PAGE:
Praise be to Allah.
The one who has any “zakatable” wealth must pay zakah on it, when one year has passed since he acquired it, even if he has debts, according to the more correct of the two scholarly opinions, because of the general meaning of the evidence that zakah is obligatory upon everyone who has wealth on which zakah is due, if one year has passed since he acquired it, even if he has debts.
The Prophet (peace and blessings of Allah be upon him) used to command his agents to take zakah from those who owed zakah, and he did not tell them to ask them whether they had any debts or not. If having debts meant that one did not have to pay zakah, the Prophet (peace and blessings of Allah be upon him) would have told his agents to ask the people who were paying zakah whether they had any debts or not.
Majmoo’ Fatawa wa Maqalaat Mutanawwi’ah by Shaykh ‘Abd al-‘Azeez ibn Baaz, 14/51
“… But if you pay off the debt with cash in hand before one year has passed, there is no zakah on what you have spent to pay off the debt; rather zakah is due on whatever is left, if one year has passed and it reaches the minimum threshold (nisaab).”
Shaykh Ibn ‘Uthaymeen (may Allah have mercy on him) was asked about a person who has capital worth two hundred thousand riyals and owed a debt of two hundred thousand riyals, and was paying it off at a rate of ten thousand per year – does he have to pay zakah?
Yes, he has to pay zakah on the wealth that is in his possession, because the texts which speak of the obligation of zakah are general in meaning, and do not make any exceptions. No exception is made for one who is in debt. As the texts are general in meaning, we have to follow them.
Moreover, zakah must be paid on wealth, because Allah says (interpretation of the meaning):
“Take Sadaqah (alms) from their wealth in order to purify them and sanctify them with it, and invoke Allah for them. Verily, your invocations are a source of security for them; and Allah is All-Hearer, All-Knower”
And according to the hadeeth narrated by al-Bukhaari from Ibn ‘Abbaas (may Allah be pleased with him), when the Prophet (peace and blessings of Allah be upon him) sent Mu’aadh to Yemen he said: “Tell them that Allah has enjoined zakah from their wealth.” So Allah and His Messenger have stated that zakah has to do with the wealth itself, not with the person’s obligations towards others; debt has to do with personal obligations towards others. They are two separate issues, so zakah must be paid from the wealth that is in your possession, and the debt is a personal responsibility.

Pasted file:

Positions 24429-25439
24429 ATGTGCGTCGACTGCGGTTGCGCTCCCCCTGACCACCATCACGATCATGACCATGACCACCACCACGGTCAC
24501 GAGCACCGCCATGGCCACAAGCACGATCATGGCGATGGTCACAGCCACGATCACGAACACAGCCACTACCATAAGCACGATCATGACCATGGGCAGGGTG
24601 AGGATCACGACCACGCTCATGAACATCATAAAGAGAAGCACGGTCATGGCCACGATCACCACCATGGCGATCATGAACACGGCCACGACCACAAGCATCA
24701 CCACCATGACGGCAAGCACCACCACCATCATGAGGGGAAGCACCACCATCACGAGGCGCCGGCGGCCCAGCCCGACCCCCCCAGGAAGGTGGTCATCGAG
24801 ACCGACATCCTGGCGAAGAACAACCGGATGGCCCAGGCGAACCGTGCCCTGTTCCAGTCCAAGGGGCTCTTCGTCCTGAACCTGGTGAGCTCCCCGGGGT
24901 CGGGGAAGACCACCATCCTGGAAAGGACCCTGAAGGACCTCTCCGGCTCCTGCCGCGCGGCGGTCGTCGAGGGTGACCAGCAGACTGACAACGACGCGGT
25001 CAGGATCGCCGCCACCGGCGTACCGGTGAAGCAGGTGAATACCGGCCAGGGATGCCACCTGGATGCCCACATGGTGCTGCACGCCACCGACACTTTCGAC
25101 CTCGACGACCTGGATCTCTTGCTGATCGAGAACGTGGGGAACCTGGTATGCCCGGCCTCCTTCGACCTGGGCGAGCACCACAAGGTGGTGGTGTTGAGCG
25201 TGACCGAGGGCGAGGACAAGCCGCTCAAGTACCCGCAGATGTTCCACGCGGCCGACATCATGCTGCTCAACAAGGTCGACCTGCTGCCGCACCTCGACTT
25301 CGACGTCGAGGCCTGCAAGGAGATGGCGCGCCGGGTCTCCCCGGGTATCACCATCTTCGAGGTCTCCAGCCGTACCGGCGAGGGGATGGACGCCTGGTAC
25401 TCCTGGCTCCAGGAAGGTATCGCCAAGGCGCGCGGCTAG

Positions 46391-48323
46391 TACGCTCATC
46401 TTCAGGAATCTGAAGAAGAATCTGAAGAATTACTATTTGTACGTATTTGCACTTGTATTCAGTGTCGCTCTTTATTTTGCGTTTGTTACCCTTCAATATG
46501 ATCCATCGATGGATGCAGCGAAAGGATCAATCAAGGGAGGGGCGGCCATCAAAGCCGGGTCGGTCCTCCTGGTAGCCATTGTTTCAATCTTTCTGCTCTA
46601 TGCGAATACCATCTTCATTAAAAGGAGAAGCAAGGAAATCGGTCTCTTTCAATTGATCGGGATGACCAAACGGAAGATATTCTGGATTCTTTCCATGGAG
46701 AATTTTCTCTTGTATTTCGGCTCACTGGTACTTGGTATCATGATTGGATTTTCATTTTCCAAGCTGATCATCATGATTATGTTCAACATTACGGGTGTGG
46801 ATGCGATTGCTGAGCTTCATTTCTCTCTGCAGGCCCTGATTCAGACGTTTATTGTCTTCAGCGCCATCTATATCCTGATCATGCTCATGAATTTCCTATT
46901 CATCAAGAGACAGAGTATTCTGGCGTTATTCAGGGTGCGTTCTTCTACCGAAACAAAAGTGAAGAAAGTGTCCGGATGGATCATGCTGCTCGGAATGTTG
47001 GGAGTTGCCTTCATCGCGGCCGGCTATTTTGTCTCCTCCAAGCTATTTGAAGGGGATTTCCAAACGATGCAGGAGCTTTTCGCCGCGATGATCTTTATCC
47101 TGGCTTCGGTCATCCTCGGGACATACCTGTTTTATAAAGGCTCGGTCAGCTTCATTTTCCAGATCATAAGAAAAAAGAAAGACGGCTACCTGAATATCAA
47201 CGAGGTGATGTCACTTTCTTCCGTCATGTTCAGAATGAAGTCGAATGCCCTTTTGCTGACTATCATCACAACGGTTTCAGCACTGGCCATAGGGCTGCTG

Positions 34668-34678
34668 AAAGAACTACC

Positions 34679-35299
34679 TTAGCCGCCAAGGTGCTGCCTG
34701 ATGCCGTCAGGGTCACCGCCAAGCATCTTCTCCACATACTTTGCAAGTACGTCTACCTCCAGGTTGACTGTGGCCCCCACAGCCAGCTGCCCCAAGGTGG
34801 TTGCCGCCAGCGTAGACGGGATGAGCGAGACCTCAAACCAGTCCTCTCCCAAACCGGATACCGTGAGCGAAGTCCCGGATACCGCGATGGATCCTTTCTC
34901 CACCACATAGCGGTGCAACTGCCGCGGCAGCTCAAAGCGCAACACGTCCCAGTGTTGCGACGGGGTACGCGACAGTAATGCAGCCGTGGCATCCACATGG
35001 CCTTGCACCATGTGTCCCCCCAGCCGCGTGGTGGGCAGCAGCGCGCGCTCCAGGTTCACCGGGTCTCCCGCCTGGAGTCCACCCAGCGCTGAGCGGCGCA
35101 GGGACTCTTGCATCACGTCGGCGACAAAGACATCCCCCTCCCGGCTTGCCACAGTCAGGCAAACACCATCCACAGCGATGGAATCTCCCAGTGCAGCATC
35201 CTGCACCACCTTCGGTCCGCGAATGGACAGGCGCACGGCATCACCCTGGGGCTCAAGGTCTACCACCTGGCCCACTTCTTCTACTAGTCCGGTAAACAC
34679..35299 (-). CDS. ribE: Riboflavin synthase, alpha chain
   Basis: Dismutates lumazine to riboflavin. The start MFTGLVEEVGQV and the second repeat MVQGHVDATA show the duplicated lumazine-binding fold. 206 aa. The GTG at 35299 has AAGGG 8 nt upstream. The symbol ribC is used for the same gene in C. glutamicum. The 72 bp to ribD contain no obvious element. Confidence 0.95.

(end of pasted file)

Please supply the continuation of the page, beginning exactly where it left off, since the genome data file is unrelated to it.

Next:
Each person must fear his Lord and pay zakah on the wealth that is in his possession, and seek the help of Allah to pay the debt that he owes, saying: O Allah, pay off the debt that I owe and make me independent of means.
Perhaps if he pays zakah on the wealth that is in his possession, that may be a means of bringing blessing to this wealth and causing it to grow, so that he may discharge his duty of paying his debts. If he withholds zakah, however, that may be a cause of his becoming poor, so that he always sees himself as being in need and not able to pay zakah. Praise Allah if He makes you one of the givers and not one of the takers.
Majmoo’ Fatawa al-Shaykh Ibn ‘Uthaymeen, 18/39
And he said, in another Fatwa on the same issue (18/38):
If the debt is currently due and repayment is being demanded, and he wants to pay it off, in that case we say: Pay off the debt, then pay zakah on what is left after that if it reaches the minimum threshold at which zakah becomes due.
That is supported by what the Hanbali fuqaha’ said about zakaat al-fitr. They said that being in debt does not mean that one should not pay it.
Similarly, it is reported that ‘Uthmaan (may Allah be pleased with him) used to say during the month of Ramadaan: “This is the month of your zakah, but whoever is in debt, let him pay it off.” This indicates that if a debt is currently due to be paid, and the debtor wants to pay it off, that should take precedence over zakah. But if a debt is not yet due to be paid off, the zakah must still be paid, beyond a doubt.
And it says in Fatawa al-Lajnah al-Daa’imah, 9/189:
The correct scholarly view is that being in debt does not mean that zakah should not be paid. The Prophet (peace and blessings of Allah be upon him) used to send his agents to collect the zakah, and he did not tell them to see if the people were in debt or not.